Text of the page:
4. Beautify / Rewild
A open invitation for artistic collaborations to radically beautify the urban landscape through nature and / or art. The city has become grey or any new builds just full of glass and steel. We need more colour and beauty. Any new capital-builds will have to adhere to a new artistic policy before gaining permits to break ground plus demonstrate commitment to carbon zero / regenerative approaches (see #2). All this would be again transparently known, shared, tracked becoming another differentiating point of the city.
Addendum: Imagine commissioning ten local artists at $10,000 each to chose a letter of “Wellington” to make in their own style (they would get a further $2,000 in material costs with $10,000 left for it’s installation / upkeep). The resulting work would be hung off the ground on a public wall such as the side of Te Papa to celebrate the creative breadth of the city. Resident artists are remunerated for their time and talent, their work would be on permanent display to extend their brand and connection with the public plus the city would get a unique installation for interested parties to stand under, individually or in groups, and take funky shots from all angles for sharing on the socials (rather than this which cost the same amount of money).
Ref: The New Science of the Creative Brain on Nature + Biophillic Cities: Wellington + 30-Foot Sculpture Of A Woman Opens Its Chest, Revealing A Fern-Covered Tunnel People Can Walk Through + ‘Endless ribbon’ decorates Coventry for City of Culture year + 13 Staircases Blanketed with Prismatic Murals Evocative of Andean Textiles Run Through Lima’s Hills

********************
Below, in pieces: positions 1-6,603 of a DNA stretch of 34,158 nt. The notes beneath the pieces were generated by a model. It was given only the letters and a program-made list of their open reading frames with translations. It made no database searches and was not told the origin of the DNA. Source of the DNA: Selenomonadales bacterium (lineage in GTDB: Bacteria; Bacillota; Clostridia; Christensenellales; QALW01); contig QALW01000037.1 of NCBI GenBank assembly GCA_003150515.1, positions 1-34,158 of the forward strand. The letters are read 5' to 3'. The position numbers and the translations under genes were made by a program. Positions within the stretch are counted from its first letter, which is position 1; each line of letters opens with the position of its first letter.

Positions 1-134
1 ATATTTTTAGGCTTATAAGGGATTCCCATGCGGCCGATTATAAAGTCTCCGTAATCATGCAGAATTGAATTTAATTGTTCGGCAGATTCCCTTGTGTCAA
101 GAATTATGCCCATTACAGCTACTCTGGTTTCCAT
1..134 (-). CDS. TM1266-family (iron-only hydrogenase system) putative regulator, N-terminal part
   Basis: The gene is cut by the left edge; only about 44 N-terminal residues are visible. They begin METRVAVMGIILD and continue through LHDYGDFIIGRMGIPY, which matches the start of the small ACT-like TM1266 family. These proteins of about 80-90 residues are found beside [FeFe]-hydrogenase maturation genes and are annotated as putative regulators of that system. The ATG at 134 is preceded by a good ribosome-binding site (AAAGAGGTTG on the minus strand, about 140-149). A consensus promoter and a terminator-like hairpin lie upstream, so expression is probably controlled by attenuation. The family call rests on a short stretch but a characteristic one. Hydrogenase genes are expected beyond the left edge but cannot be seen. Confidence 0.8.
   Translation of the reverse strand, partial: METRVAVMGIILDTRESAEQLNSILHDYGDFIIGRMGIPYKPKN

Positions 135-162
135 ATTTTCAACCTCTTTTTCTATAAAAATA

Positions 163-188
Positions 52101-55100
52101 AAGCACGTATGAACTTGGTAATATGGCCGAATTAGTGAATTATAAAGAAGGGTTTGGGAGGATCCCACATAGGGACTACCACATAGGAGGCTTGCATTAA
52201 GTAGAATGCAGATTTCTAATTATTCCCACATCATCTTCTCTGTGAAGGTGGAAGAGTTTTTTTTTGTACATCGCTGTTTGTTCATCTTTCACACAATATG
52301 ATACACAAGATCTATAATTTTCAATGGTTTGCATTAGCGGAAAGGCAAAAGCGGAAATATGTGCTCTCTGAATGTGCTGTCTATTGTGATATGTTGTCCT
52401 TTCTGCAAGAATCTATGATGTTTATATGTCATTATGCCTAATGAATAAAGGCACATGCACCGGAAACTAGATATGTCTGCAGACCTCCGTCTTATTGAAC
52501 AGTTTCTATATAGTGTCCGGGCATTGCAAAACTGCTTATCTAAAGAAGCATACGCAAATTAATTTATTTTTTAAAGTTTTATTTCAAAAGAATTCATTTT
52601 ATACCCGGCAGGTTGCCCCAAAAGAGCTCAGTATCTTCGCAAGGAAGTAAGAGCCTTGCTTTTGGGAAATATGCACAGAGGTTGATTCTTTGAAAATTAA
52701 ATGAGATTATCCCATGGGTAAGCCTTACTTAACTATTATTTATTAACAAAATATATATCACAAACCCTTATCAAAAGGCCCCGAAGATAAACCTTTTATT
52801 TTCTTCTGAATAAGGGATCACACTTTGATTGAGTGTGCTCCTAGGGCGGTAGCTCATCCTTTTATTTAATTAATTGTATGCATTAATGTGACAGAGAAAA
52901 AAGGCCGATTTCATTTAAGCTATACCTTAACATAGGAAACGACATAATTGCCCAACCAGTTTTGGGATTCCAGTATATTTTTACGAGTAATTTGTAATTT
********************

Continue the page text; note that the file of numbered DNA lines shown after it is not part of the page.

5. Windy Welly
Wellington is the windiest capital in the world with a rugby team with an associated nickname, so imagine an annual festival exploring through art, clean energy, installations, discussions, sport powered by and in celebration of this wondrous gift of nature we have here, and stop fricking complaining about it!
6. Building Homes For All, Not Houses / Property
Introduce radical legislation to address ownership disparity and free up access to homes, not properties (such as to hinder things like 3rd, 4th, 5th etc. property owners). This is about local and regional government legally ensuring all new construction include social housing considerations and also introducing laws to impact on owners of rental properties to set a certain criteria of health and well being. If this can’t be done at a city / regional governance level then prioritise community initiatives to support and amplify up to national policy changes.
After nearly a decade here, the city has lost its shine, and hearing lots of people say how it’s become harder to do things and collaborate across disciplines plus even to live in the city due to the vast increase in living costs. Against the backdrop of the political infighting, crumbling infrastructure plus the awful rise in this country in wealth inequality, domestic violence, youth suicides and child obesity, unhealthy rentable housing stock, dangerous price rises of homes etc., other places in the country (and neighbouring countries) are starting to become more and more attractive (for those with the means and ability).
However, there’s certainly enough talent in this city to divert it from the current trajectory. There just needs an honest and brave attempt to uncover what I advocated for in the above quote. Then the citizens and supportive bodies can amplify this as an opportunity to ignite a more city-level collaborations through radical experimentation and positive action.
*Abraham Lincoln once said, “Give me six hours to chop down a tree, and I will spend the first four sharpening the axe.”